Getting Serious About Net Zero - Conference Programme


Getting Serious About Net Zero: what must we do now?


09:15 Registration and Coffee
09:45 Welcome and Introduction George Day, BIEE 2019 Chair
 09:50 Keynote Address: ‘Net Zero: The Clean Economy Revolution’
There is much to celebrate in the progress the UK has made in reducing emissions since the introduction of the 2008 Climate Change Act. Achieving a net zero economy is going to require a transformation of the scale and pace similar to that of the Industrial Revolution. Everyone has an important role to play in delivering this goal – from energy producers through to consumers, households and businesses alike. Government too has a critical role in providing the right framework and incentives to facilitate the right actions and outcomes.This opening address will set out what this transformation means for action across the economy – highlighting some of the challenges as well as the opportunities for the UK – and provide the context for the more detailed panel discussion sessions of the conference.
Julian Critchlow 160x147 Julian Critchlow, DG Energy Transformation Group, Dept for Business Energy and Industrial Strategy
10:10 Session 1 Beyond Power: Decarbonising heat transport and industry
This session will look at the potential for emissions reductions in “harder to decarbonise” sectors, the barriers and how they might be overcome. While the power sector has led the way, (emissions down 64% since 1990 with more to come), we now need clarity on how to achieve deep cuts in carbon emissions across the economy.
 10.10 Alex Kazaglis 160x143Chair: Alex Kazaglis, Principal, Vivid Economics
10:15 ‘Lifting the lid on Net Zero’
Chris will outline the Committee on Climate Change’s advice to Government on achieving Net-Zero with a focus on more challenging sectors including heat, transport and industry – and the economic implications.
chris stark 160x160Chris Stark, Chief Executive, The Committee on Climate Change
10:35 ‘Net zero levels of innovation (and how to tackle them)’
Guy Newey’s  presentation will identify the key innovation challenges to get us to net zero targets. It will consider a better approach to heat decarbonisation, what needs to happen to ensure electric vehicles integrate well into the power system, and what are the risks and opportunities of digitalisation in the energy sector.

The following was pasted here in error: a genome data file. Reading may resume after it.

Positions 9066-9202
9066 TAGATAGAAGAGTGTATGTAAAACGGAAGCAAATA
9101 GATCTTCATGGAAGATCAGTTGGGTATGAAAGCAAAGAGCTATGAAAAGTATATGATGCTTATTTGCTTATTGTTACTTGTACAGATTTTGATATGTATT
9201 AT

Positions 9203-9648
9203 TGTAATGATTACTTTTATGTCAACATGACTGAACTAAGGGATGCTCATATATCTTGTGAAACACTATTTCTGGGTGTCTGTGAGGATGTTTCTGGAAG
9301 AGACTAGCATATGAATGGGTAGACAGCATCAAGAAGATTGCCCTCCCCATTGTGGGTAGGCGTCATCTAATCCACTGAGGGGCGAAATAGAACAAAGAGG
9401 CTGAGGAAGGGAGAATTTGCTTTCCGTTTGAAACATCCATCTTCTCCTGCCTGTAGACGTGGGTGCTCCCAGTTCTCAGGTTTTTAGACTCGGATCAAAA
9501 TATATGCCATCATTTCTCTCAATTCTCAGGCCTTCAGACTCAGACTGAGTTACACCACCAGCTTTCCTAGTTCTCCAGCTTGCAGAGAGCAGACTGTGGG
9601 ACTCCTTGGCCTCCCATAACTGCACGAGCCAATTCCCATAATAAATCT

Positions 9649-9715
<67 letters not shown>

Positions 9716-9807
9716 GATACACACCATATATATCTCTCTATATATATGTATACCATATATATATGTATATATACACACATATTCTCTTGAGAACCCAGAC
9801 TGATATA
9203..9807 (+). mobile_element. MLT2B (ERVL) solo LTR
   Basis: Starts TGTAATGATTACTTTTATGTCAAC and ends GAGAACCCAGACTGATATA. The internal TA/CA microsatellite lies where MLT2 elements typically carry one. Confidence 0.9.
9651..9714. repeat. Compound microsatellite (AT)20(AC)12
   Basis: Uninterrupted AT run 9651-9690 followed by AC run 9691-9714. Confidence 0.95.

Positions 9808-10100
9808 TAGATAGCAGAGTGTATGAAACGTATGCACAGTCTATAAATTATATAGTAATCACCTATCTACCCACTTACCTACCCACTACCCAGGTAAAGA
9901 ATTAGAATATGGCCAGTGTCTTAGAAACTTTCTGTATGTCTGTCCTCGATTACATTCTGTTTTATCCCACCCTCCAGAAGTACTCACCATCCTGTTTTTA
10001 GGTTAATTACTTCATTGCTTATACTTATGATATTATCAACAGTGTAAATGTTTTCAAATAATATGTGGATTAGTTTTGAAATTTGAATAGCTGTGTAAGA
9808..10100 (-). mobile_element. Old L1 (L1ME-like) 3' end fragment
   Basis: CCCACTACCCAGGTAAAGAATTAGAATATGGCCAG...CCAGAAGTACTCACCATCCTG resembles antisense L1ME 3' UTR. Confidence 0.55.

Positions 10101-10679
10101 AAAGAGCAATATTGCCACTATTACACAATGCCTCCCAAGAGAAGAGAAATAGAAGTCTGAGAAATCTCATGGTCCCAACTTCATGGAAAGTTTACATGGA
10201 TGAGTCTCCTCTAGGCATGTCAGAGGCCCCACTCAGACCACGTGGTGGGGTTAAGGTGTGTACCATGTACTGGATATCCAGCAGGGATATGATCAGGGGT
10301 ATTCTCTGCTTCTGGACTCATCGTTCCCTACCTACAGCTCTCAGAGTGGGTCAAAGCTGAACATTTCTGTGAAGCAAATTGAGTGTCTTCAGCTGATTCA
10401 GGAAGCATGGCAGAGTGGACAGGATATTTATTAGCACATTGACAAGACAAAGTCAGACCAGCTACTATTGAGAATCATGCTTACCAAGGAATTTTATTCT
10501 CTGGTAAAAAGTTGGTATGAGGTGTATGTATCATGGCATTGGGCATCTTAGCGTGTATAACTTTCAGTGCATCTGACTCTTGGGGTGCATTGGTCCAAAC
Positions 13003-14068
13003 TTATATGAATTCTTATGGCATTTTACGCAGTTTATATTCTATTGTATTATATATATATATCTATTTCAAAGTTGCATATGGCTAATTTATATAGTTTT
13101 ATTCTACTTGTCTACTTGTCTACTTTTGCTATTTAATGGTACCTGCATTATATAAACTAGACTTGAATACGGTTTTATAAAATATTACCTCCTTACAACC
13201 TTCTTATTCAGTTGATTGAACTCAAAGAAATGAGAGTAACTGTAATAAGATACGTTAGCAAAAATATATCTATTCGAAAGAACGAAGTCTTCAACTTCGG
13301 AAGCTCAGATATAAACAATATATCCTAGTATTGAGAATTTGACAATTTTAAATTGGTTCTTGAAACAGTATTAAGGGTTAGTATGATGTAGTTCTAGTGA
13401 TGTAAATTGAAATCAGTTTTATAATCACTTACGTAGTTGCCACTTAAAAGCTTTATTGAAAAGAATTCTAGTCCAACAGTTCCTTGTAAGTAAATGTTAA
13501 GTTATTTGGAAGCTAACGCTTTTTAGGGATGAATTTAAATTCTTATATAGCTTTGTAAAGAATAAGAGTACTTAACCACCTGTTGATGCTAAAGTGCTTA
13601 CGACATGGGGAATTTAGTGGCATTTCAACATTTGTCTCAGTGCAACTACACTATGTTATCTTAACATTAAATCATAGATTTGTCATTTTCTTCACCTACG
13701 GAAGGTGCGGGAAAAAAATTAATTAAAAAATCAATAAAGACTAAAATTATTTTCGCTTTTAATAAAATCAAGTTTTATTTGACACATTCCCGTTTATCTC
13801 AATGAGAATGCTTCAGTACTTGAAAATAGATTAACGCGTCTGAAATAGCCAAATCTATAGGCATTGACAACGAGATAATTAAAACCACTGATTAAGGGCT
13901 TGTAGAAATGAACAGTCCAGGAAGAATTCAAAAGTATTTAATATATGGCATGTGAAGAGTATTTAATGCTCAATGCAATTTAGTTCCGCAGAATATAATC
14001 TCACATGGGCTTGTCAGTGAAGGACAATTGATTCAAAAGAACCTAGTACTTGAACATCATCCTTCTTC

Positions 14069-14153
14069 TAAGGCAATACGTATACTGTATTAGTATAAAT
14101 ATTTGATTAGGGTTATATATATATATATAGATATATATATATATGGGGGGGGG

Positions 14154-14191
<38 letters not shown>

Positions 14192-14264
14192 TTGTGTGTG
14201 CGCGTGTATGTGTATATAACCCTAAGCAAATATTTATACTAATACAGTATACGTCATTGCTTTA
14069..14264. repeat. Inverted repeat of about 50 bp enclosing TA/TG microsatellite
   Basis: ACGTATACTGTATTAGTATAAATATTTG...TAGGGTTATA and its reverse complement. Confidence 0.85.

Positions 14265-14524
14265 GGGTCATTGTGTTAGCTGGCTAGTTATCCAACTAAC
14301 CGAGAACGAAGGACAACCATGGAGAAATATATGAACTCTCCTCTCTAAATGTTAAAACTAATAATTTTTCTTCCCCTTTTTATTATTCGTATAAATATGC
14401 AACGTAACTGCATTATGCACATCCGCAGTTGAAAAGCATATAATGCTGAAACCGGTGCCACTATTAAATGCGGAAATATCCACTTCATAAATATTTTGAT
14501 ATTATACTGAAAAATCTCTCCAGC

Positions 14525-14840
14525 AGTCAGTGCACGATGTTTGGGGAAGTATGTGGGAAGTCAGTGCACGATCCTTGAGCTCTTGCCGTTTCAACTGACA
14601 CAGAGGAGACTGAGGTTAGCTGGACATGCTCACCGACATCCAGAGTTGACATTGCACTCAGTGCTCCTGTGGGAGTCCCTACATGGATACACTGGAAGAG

Guy Newey photo 160x132Guy Newey, Strategy and Performance Director, Energy Systems Catapult
10:55 ‘The role of molecules: reaching the parts that electrons cannot reach’
Shell’s Sky scenario suggests that achieving net zero will require more than 60% of final energy consumption to be electrified and Shell has ambitions to play a significant role in delivering an electrified economy.  Hard to abate sectors are however those parts of the economy which cannot readily be electrified and where low carbon molecules must play a role.  Innovation, infrastructure, collaboration, new market structures and customer value propositions need to be mutually reinforcing if net zero is to be achieved.
Jo Coleman 160x160Joanna Coleman OBE, UK Energy Transition Manager, Shell
11:10  Q&A
11:25  Coffee
11:45  Session 2:Driving the Energy Transition: what are the carbon policy levers?
 This session will explore the various levers available to policymakers for reducing carbon emissions. It will include a review of various levers used in different countries, assessing their relative merits, their effectiveness, the risks/issues associated with them and their applicability in the UK context.
Adrian Gault 160x160Chair: Adrian Gault, Chief Assurance Officer, The Committee on Climate Change
 11:45 ‘Enabling the transition: Economics & Policy, Politics & Europe’
michael grubb 160x157Michael Grubb, Professor of Energy and Climate Change, UCL Institute for Sustainable Resources